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Pleasure and Pain: Perceptual Bias and Its Implications for Software Engineering
May/June 2002 (vol. 19 no. 3)
pp. 63-69

This article describes a bias in human perception that has practical and ethical implications for product evaluation in general and software evaluation in particular. The bias affects a user?s recall of how pleasant or unpleasant an experience was overall; this recall is skewed by the most intense episode within the experience and by the last few minutes of the experience. As a result, a user?s recall of an experience could significantly differ from their feelings during the experience. This has practical and ethical implications for usability design and for debugging strategy, as well as other areas. The authors describe the effect and discuss its implications for software engineering.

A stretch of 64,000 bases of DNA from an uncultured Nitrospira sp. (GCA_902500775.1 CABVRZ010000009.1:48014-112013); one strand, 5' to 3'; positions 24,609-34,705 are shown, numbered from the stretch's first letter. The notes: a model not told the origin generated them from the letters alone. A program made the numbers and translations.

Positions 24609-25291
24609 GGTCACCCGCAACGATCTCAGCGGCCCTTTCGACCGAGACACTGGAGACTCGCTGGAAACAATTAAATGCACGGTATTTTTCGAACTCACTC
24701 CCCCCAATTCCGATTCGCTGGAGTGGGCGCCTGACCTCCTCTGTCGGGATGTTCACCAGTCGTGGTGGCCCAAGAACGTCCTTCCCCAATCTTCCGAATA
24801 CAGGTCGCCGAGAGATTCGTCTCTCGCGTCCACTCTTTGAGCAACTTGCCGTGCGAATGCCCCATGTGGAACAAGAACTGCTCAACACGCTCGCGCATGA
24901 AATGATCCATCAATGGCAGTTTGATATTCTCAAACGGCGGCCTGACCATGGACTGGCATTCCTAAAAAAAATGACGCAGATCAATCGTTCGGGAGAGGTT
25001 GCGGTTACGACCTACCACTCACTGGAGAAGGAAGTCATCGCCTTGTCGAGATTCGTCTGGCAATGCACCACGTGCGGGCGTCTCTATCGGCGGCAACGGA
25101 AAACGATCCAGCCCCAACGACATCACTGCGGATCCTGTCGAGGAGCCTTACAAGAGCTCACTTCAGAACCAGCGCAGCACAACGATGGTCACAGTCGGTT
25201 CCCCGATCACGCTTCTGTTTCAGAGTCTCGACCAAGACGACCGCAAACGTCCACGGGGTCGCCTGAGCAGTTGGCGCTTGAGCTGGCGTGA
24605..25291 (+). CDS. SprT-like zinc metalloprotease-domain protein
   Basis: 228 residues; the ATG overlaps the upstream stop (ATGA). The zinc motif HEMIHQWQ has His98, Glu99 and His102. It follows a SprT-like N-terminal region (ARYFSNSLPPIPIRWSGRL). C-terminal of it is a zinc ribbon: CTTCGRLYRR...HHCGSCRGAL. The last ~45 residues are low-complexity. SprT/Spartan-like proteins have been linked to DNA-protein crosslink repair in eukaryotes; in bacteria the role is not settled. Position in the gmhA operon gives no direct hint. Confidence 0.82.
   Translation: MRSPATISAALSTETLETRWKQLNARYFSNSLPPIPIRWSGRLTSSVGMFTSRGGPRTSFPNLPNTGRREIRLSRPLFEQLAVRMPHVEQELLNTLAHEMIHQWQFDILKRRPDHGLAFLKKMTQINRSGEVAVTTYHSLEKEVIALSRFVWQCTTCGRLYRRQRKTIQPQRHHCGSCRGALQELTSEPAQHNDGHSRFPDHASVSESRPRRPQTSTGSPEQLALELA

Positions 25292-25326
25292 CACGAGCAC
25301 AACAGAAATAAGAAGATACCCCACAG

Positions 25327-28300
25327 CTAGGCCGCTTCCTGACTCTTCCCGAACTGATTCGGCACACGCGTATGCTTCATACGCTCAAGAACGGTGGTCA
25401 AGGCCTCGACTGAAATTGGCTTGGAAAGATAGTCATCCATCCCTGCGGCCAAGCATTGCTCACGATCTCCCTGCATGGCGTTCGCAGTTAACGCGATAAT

Index Terms:
usability evaluation; judgment and decision making; perceptual bias; peak and end effect
Citation:
Sheila Guilford, Gordon Rugg, Niall Scott, "Pleasure and Pain: Perceptual Bias and Its Implications for Software Engineering," IEEE Software, vol. 19, no. 3, pp. 63-69, May-June 2002, doi:10.1109/MS.2002.1003458
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